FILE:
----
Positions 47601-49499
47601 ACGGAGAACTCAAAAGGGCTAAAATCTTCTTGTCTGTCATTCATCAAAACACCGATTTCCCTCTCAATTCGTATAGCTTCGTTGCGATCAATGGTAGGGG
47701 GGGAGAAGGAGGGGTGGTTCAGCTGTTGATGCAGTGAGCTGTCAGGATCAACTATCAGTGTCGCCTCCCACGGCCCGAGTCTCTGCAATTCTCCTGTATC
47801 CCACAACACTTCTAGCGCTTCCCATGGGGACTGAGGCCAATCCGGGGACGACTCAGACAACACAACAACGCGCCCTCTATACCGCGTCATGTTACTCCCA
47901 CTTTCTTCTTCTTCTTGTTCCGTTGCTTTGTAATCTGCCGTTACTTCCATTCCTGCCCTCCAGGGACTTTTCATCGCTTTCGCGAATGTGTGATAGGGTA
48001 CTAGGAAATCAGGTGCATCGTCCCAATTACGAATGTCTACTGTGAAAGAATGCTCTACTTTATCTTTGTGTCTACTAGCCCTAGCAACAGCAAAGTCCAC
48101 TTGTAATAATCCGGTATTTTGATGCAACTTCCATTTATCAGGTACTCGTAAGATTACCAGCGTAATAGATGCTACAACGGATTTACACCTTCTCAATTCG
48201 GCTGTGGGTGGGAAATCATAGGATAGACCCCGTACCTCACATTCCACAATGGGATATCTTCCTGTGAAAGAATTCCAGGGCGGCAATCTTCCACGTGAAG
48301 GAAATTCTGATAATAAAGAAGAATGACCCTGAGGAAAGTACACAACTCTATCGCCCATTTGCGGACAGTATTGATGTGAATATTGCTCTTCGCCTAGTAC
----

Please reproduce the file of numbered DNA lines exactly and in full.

Positions 47601-49499
47601 ACGGAGAACTCAAAAGGGCTAAAATCTTCTTGTCTGTCATTCATCAAAACACCGATTTCCCTCTCAATTCGTATAGCTTCGTTGCGATCAATGGTAGGGG
47701 GGGAGAAGGAGGGGTGGTTCAGCTGTTGATGCAGTGAGCTGTCAGGATCAACTATCAGTGTCGCCTCCCACGGCCCGAGTCTCTGCAATTCTCCTGTATC
47801 CCACAACACTTCTAGCGCTTCCCATGGGGACTGAGGCCAATCCGGGGACGACTCAGACAACACAACAACGCGCCCTCTATACCGCGTCATGTTACTCCCA
47901 CTTTCTTCTTCTTCTTGTTCCGTTGCTTTGTAATCTGCCGTTACTTCCATTCCTGCCCTCCAGGGACTTTTCATCGCTTTCGCGAATGTGTGATAGGGTA
48001 CTAGGAAATCAGGTGCATCGTCCCAATTACGAATGTCTACTGTGAAAGAATGCTCTACTTTATCTTTGTGTCTACTAGCCCTAGCAACAGCAAAGTCCAC
48101 TTGTAATAATCCGGTATTTTGATGCAACTTCCATTTATCAGGTACTCGTAAGATTACCAGCGTAATAGATGCTACAACGGATTTACACCTTCTCAATTCG
48201 GCTGTGGGTGGGAAATCATAGGATAGACCCCGTACCTCACATTCCACAATGGGATATCTTCCTGTGAAAGAATTCCAGGGCGGCAATCTTCCACGTGAAG
48301 GAAATTCTGATAATAAAGAAGAATGACCCTGAGGAAAGTACACAACTCTATCGCCCATTTGCGGACAGTATTGATGTGAATATTGCTCTTCGCCTAGTAC